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Electric utilities in the U.S. are finally seeing the light as just under 33 percent said they are prepared to meet the growing threat of an attack, new research found.

“The industry is paying attention and actively seeking ways to bolster security practices to limit power system vulnerability,” said the annual report from the consulting, construction and engineering firm Black & Veatch entitled “2014 Strategic Directions: U.S. Electric Industry.” “We are seeing an industry that is actively moving forward with the deployment of comprehensive asset protection plans following several high-profile cyber and physical threat events.”

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The problem is 32 percent of electric utilities surveyed for the report had integrated security systems with the “proper segmentation, monitoring and redundancies” needed for cyber threat protection. Another 48 percent said they did not.

Cyber security ranked sixth a year ago and now is the fourth-highest concern for electric utilities, behind reliability, environmental regulation and economic regulation, according to the report.

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“This rise in concern about cyber attacks comes on the heels of headline-grabbing cyber incidents,” the report said, also citing a new round of stricter cyber security standards from federal regulators.

A federal analysis reported by The Wall Street Journal in March showed if only nine of the country’s 55,000 electrical substations were to go down – whether from mechanical issues or malicious attack – the nation could fall into a coast-to-coast blackout. One month later, sniper fire knocked out a substation in San Jose, CA.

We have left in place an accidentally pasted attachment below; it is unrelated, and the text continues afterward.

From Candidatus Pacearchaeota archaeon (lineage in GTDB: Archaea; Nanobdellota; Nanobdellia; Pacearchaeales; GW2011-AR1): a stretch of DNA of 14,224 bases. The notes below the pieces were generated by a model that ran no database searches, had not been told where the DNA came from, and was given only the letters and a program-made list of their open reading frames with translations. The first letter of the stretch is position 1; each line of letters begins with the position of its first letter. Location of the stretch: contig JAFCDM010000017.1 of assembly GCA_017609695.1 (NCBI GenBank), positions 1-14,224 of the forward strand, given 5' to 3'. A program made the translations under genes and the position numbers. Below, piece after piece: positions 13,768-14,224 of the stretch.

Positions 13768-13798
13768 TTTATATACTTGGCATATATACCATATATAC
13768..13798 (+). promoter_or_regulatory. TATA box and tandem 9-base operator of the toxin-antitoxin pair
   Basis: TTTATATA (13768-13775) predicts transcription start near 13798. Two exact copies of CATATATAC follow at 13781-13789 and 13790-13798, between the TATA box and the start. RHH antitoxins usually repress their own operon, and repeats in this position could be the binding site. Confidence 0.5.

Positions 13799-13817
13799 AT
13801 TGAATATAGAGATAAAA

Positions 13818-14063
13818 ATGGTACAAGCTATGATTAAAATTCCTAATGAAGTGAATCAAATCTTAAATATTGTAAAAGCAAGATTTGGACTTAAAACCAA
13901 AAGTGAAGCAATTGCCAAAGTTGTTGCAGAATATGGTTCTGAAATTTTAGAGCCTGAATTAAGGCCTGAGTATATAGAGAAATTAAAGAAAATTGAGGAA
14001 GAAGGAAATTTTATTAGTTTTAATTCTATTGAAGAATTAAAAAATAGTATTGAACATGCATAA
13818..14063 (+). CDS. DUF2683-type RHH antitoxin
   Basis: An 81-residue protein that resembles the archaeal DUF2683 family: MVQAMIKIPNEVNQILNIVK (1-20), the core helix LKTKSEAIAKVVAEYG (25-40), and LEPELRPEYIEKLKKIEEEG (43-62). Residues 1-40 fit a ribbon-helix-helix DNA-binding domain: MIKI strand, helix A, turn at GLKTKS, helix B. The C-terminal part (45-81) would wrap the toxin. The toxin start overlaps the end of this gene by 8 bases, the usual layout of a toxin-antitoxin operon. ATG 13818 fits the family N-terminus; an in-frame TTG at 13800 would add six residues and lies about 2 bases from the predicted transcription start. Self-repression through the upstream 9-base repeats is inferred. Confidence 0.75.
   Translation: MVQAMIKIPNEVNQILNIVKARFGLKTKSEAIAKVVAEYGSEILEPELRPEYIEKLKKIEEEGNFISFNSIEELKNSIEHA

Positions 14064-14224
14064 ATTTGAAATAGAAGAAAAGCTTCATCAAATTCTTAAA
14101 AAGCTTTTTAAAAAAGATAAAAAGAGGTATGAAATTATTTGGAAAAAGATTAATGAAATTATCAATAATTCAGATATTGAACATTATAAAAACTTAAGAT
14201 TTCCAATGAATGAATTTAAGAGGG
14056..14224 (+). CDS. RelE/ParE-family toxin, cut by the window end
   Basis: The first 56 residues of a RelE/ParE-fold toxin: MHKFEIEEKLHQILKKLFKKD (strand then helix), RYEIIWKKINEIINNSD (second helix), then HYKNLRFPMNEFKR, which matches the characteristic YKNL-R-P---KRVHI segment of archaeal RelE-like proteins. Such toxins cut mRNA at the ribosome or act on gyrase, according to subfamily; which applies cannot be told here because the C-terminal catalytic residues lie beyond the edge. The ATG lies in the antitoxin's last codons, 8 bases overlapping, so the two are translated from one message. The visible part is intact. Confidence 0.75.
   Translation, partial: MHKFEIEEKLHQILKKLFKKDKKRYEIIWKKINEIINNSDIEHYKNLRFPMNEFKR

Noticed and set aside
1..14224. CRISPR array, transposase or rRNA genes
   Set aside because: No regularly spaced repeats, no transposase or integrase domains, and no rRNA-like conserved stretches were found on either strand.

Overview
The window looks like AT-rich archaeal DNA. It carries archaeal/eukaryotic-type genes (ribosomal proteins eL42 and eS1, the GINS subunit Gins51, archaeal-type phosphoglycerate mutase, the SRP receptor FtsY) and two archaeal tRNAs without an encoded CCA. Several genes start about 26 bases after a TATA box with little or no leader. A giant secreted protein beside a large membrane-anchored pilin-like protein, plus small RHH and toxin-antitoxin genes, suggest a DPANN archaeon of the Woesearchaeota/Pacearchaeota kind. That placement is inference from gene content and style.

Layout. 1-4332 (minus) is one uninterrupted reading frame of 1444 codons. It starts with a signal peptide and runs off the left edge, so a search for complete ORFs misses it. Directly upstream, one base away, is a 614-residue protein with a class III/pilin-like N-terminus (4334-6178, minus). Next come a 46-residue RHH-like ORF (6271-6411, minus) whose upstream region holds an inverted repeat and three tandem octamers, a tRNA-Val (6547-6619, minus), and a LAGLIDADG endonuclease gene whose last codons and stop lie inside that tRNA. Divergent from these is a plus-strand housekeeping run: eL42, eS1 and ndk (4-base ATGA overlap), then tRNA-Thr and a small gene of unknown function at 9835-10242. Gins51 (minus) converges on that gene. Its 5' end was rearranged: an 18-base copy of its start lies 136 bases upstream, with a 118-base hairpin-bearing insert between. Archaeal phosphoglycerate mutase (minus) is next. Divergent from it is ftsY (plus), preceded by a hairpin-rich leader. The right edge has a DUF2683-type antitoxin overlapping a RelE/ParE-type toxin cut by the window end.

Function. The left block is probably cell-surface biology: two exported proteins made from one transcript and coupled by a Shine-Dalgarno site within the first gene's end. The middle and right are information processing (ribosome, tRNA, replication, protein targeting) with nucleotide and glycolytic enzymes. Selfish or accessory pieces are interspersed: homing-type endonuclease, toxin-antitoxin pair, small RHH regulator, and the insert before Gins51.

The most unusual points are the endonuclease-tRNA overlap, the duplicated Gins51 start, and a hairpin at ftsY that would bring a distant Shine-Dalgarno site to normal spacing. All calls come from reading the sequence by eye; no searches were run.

Other reports, meanwhile, have said that virtually all the country’s gas and electric utilities were relying on vulnerable Windows XP operating systems at workstations, and the electrical grid at large remains susceptible to cyber attack from abroad and organized criminal networks.

That news had a sobering effect. This spring, federal regulators adopted a new round of cyber security standards for the electric industry. Cyber security, in turn, “surged in the ranking of the Top 10 industry issues … leapfrogging two spots to number four,” the report found.

The new regulations, in particular, have sparked greater demand for security assessments.

“Foresight is forearmed. In an environment where threats are both real and virtual and physical damage can be triggered by natural forces or nefarious intent, the best approach is preparedness,” the report said. “There is not a single solution, but with an approach that addresses the physical elements of cybersecurity and the cyber elements of physical asset security, organizations will be better equipped and educated to manage the full spectrum of dangers.”

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